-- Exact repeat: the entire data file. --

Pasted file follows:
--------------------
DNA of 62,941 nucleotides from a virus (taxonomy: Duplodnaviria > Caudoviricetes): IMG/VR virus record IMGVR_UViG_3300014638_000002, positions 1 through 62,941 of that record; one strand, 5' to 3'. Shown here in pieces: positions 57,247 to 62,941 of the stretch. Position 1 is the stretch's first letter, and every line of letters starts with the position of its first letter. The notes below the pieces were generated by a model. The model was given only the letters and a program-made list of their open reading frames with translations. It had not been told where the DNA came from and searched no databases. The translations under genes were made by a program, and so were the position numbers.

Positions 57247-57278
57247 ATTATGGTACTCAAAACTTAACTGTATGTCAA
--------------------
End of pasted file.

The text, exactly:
DNA of 62,941 nucleotides from a virus (taxonomy: Duplodnaviria > Caudoviricetes): IMG/VR virus record IMGVR_UViG_3300014638_000002, positions 1 through 62,941 of that record; one strand, 5' to 3'. Shown here in pieces: positions 57,247 to 62,941 of the stretch. Position 1 is the stretch's first letter, and every line of letters starts with the position of its first letter. The notes below the pieces were generated by a model. The model was given only the letters and a program-made list of their open reading frames with translations. It had not been told where the DNA came from and searched no databases. The translations under genes were made by a program, and so were the position numbers.

Positions 57247-57278
57247 ATTATGGTACTCAAAACTTAACTGTATGTCAA